While some (or most?) viruses are based on a little piece of DNA, retroviruses are based on RNA, which they then have to reverse-transcribe back into DNA (hence the prefix retro-, meaning "backward"). So the process is RNA → DNA → RNA → protein instead of DNA → RNA → protein.
The extra step causes more errors just like playing a game of "telephone" -- in other words, more chances to develop beneficial mutations that make them resistant to vaccines.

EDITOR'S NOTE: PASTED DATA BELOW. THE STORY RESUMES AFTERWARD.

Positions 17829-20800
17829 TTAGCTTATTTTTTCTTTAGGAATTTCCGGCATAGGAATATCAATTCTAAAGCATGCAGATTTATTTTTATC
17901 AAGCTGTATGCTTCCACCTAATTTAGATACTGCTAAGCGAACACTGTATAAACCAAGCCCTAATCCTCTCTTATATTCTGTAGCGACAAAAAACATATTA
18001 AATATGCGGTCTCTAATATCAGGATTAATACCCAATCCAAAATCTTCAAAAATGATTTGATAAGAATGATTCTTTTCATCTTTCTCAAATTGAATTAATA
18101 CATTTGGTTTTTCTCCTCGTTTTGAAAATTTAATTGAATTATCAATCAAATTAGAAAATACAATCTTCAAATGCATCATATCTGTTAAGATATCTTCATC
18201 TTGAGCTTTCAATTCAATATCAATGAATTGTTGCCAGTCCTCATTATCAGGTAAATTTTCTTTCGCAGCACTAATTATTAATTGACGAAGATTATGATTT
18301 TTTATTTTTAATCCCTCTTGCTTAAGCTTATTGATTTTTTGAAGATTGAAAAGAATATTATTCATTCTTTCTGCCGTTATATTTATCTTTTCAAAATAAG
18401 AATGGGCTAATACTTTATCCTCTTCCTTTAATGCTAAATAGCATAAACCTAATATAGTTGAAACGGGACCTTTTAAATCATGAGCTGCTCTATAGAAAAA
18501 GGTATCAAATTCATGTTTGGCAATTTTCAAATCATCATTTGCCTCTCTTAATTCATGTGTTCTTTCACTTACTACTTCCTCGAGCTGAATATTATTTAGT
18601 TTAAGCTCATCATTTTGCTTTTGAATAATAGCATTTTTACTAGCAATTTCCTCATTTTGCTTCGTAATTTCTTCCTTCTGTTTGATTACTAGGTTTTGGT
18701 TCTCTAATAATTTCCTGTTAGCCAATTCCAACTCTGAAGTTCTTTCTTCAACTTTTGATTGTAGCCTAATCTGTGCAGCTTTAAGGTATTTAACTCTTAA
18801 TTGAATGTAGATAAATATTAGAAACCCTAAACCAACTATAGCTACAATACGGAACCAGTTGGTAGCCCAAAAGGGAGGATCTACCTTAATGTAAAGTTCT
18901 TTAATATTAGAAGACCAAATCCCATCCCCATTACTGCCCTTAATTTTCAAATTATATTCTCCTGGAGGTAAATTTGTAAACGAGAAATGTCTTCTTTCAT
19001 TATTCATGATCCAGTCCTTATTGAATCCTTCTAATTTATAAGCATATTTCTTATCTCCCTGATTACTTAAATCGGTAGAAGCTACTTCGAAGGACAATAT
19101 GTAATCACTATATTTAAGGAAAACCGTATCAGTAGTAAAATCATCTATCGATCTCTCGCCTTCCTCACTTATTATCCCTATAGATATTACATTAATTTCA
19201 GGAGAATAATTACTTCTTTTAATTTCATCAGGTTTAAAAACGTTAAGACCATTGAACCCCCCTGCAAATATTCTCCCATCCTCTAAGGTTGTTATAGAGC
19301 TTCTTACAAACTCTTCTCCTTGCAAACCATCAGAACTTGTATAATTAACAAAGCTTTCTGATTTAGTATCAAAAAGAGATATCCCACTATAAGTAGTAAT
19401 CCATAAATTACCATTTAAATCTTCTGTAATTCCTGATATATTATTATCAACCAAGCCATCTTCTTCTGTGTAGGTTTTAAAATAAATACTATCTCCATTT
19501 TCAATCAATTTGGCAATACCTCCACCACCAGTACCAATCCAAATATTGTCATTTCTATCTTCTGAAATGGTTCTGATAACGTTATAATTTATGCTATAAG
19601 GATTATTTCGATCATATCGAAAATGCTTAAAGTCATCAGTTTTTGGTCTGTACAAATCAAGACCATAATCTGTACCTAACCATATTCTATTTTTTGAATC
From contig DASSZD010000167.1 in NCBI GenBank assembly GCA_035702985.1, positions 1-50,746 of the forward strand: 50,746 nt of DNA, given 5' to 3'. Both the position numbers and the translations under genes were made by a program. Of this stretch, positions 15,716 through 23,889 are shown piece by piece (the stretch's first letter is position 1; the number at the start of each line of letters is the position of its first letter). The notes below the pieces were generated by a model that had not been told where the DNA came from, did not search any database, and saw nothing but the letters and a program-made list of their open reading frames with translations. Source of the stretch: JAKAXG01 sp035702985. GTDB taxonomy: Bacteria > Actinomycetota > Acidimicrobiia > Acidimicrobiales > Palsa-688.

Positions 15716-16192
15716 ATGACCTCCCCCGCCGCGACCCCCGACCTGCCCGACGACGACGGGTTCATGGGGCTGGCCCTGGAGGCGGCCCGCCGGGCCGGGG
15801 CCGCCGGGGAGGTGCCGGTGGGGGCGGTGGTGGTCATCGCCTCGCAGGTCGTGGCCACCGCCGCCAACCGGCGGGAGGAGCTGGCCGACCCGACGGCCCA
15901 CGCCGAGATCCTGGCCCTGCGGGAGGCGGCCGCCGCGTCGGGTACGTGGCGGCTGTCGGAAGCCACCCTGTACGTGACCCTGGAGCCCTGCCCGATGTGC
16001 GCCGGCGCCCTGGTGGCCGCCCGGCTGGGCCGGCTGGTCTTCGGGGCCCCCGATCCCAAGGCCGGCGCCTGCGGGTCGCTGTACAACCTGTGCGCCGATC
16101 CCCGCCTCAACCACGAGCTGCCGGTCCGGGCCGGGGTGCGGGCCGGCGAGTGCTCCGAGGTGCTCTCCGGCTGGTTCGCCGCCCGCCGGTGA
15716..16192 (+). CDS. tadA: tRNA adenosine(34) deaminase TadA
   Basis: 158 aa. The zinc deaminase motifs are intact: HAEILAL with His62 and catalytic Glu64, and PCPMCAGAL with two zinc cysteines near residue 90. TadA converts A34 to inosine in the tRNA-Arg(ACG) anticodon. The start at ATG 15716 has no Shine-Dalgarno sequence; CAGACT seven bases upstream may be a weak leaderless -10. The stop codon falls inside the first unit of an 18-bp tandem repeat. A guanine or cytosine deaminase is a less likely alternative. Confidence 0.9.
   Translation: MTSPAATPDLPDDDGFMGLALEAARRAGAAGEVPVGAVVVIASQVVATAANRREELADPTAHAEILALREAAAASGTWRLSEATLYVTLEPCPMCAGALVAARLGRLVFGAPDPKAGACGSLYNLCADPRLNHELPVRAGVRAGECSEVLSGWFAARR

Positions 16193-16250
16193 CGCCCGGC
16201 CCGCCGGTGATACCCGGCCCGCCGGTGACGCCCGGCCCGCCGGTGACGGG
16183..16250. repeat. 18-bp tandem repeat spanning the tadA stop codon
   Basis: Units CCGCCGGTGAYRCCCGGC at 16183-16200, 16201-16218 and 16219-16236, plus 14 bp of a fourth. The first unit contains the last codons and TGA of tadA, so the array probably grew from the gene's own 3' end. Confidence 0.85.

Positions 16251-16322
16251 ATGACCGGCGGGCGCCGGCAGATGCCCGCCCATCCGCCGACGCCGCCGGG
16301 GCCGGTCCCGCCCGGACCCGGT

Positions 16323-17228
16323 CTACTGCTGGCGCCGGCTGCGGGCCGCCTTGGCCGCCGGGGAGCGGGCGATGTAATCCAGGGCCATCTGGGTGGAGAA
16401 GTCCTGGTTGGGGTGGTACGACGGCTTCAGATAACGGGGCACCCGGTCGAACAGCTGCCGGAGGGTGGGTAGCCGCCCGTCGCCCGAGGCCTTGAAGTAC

That's why retroviruses (like HIV) are so difficult to treat, and why we need a new flu vaccine every season. In fact, "HIV replicates its genome with the highest known mutation rate of any living organism."